Portrait Of A Murderer: My Last Duchess Essay, Research Paper
Susan FerrellJuly 29, 1998 Portrait of a MurdererAn Analysis of the Duke inRobert Browning s, My Last Duchess Robert Browning s poem, My Last Duchess is probably his most famous dramatic monologue and is an excellent example of this form of poetry (Landow). Dramatic monologue is a one-sided literary composition in which the speaker gradually reveals his character (Browning). The speaker in this poem is the duke of Ferrara, who is addressing a second character, an agent of a count whose daughter he plans to marry. My Last Duchess is an extraordinary portrait of an aristocratic murderer who would have been offended had anyone called his conduct criminal (Landow). My Last Duchess opens with the duke of Ferrara showing the agent a portrait of his previous duchess. In telling the count s agent about his last wife, the duke reveals a great deal about his own character. He begins by calling attention to the blush on the duchess cheek and proceeds to demonstrate his unreasonable (and probably unwarranted) jealousy of his wife. The duke s innuendo that Brother Pandolf might be the cause of the blush is a good indication that he is a jealous man. Her husband s presence only, according to the duke, would be the only acceptable reason for the blush. His insinuations about her smiles to other people, her easily impressed heart, and her thanking men good do more to show his jealousy, than her infidelities. Possibly, the best evidence of his jealousy comes after the duchess death, when he keeps her portrait behind a curtain that no one pulls back but him. The pride and arrogance of the duke also become obvious during his conversation with the agent. The duke explains that his last duchess thought of his favor the same way she did her mules. He is intensely proud of his nine-hundred-years-old name and implies that the last duchess did not show the proper reverence for the gift of his name. Rather than [stooping] to blame a wife that should know better, he allows his jealousy to grow and turn into murder. I gave commands; then all smiles stopped together. Blandly revealing to the count s agent that he had ordered the last duchess death shows the arrogance that comes from being born an aristocrat. The duke is apparently unconcerned that his actions are criminal.
The duke of Ferrara is a man who sees nothing wrong in using his dead duchess to negotiate the dowry for his new duchess. By using innuendo and veiled threats, he makes it clear what behavior he expects from his new wife and the consequences if she does not respect his wishes. The duke never plainly says what happened to the last duchess and never openly negotiates for a dowry. The duke seats the count s agent in front of the portrait, which is a rather devious way to show that the count s daughter, could also end up on the wall. The faint half-flush that dies on her throat is a veiled threat that the duke leaves for the agent to figure out. He pretends ignorance by saying, I know not how or how shall I say? and lets the agent draw his own conclusions. At the same time, he is leading the agent where he wants him to go. My Last Duchess concludes with the duke casually pointing out one of his works of art, a bronze statue of Neptune taming a sea horse. This is not a casual or friendly gesture. The duke is again using innuendo to emphasis what he expects from the count s daughter. He is comparing himself with Neptune and his prospective wife with the sea horse. This act alone speaks volumes about how the dukes sees himself in comparison to the rest of the world. By likening himself to a god, he is setting himself above the laws and morality of man. It is not surprising that he can order a murder and still be offended when called a criminal.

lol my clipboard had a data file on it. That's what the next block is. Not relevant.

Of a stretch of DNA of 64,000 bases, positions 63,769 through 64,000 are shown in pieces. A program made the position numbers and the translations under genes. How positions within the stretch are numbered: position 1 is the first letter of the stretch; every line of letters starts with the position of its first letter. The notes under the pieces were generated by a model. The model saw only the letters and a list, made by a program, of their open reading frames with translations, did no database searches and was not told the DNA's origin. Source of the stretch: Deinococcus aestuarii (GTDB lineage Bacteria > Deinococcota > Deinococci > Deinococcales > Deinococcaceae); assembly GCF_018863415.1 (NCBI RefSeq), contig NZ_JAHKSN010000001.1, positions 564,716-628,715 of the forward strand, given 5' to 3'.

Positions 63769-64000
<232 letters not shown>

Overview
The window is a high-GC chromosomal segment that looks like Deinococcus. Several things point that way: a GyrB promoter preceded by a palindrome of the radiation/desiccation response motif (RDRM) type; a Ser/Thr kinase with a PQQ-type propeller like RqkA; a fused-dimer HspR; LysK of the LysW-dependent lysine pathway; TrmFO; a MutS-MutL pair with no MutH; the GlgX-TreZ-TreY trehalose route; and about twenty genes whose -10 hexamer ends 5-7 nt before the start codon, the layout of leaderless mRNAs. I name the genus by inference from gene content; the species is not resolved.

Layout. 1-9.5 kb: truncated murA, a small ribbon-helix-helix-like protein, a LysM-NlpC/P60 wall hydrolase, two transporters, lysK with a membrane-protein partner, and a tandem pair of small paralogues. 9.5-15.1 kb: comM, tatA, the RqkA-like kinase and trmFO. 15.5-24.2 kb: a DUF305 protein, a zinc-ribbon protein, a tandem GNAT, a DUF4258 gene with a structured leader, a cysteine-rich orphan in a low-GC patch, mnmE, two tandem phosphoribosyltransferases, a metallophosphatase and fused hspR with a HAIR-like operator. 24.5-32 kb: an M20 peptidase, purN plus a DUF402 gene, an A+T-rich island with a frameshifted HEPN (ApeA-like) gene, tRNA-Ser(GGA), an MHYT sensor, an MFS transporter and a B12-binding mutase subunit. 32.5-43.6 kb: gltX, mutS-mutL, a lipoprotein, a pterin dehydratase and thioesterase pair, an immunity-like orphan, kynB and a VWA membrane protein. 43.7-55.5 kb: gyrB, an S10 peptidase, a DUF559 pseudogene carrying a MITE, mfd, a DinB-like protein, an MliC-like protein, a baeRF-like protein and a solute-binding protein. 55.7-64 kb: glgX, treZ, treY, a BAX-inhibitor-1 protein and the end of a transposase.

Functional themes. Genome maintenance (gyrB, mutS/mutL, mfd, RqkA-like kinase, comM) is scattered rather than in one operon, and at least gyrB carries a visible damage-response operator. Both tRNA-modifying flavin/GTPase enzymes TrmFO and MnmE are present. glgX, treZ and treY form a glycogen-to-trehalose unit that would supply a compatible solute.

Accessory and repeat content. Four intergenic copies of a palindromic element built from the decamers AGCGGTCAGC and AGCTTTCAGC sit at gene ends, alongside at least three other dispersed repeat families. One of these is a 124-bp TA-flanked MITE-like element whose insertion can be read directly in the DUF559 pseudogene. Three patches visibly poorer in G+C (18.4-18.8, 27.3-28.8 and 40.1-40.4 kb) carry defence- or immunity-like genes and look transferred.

Browning, Robert. My Last Duchess. The Riverside Anthology of Literature. 3rd ed. Ed. Douglas Hunt. Boston: Houghton Mifflin Company, 1997. 656-7.Browning, Robert. Microsoft Encarta 97 Encyclopedia. Microsoft Corporation, 1993-1996.Landow, George P. Dramatic Monologue: An Introduction. The Victorian Web. http://220.127.116.11/ eng/English_Literature/19th_c/dm1/html (22 Apr. 1998).